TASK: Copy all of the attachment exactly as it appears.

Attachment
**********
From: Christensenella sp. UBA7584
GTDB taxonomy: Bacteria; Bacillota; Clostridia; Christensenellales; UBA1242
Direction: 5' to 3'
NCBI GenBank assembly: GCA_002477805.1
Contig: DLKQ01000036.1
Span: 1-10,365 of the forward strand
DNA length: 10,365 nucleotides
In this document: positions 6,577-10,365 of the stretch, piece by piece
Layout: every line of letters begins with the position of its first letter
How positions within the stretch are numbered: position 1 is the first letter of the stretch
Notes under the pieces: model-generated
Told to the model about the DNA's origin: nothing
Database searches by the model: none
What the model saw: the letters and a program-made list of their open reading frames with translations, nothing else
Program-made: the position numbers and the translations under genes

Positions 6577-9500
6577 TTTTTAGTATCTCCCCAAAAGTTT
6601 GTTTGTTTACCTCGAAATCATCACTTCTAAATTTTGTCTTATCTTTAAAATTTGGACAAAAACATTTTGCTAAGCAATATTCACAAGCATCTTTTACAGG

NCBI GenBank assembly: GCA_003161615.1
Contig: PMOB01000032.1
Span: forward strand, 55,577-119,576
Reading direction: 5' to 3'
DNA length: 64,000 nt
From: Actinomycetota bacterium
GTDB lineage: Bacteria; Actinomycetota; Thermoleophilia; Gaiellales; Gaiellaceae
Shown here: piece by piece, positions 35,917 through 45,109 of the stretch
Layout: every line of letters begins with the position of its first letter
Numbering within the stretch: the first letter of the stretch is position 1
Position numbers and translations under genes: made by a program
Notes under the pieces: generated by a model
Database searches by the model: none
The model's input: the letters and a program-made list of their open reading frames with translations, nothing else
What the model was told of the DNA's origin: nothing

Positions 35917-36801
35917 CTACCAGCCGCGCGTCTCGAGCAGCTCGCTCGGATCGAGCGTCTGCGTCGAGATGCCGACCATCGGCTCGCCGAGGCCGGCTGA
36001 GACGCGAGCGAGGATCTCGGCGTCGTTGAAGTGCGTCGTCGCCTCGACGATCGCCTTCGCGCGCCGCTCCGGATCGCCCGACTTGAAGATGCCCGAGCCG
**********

From: Christensenella sp. UBA7584
GTDB taxonomy: Bacteria; Bacillota; Clostridia; Christensenellales; UBA1242
Direction: 5' to 3'
NCBI GenBank assembly: GCA_002477805.1
Contig: DLKQ01000036.1
Span: 1-10,365 of the forward strand
DNA length: 10,365 nucleotides
In this document: positions 6,577-10,365 of the stretch, piece by piece
Layout: every line of letters begins with the position of its first letter
How positions within the stretch are numbered: position 1 is the first letter of the stretch
Notes under the pieces: model-generated
Told to the model about the DNA's origin: nothing
Database searches by the model: none
What the model saw: the letters and a program-made list of their open reading frames with translations, nothing else
Program-made: the position numbers and the translations under genes

Positions 6577-9500
6577 TTTTTAGTATCTCCCCAAAAGTTT
6601 GTTTGTTTACCTCGAAATCATCACTTCTAAATTTTGTCTTATCTTTAAAATTTGGACAAAAACATTTTGCTAAGCAATATTCACAAGCATCTTTTACAGG

NCBI GenBank assembly: GCA_003161615.1
Contig: PMOB01000032.1
Span: forward strand, 55,577-119,576
Reading direction: 5' to 3'
DNA length: 64,000 nt
From: Actinomycetota bacterium
GTDB lineage: Bacteria; Actinomycetota; Thermoleophilia; Gaiellales; Gaiellaceae
Shown here: piece by piece, positions 35,917 through 45,109 of the stretch
Layout: every line of letters begins with the position of its first letter
Numbering within the stretch: the first letter of the stretch is position 1
Position numbers and translations under genes: made by a program
Notes under the pieces: generated by a model
Database searches by the model: none
The model's input: the letters and a program-made list of their open reading frames with translations, nothing else
What the model was told of the DNA's origin: nothing

Positions 35917-36801
35917 CTACCAGCCGCGCGTCTCGAGCAGCTCGCTCGGATCGAGCGTCTGCGTCGAGATGCCGACCATCGGCTCGCCGAGGCCGGCTGA
36001 GACGCGAGCGAGGATCTCGGCGTCGTTGAAGTGCGTCGTCGCCTCGACGATCGCCTTCGCGCGCCGCTCCGGATCGCCCGACTTGAAGATGCCCGAGCCG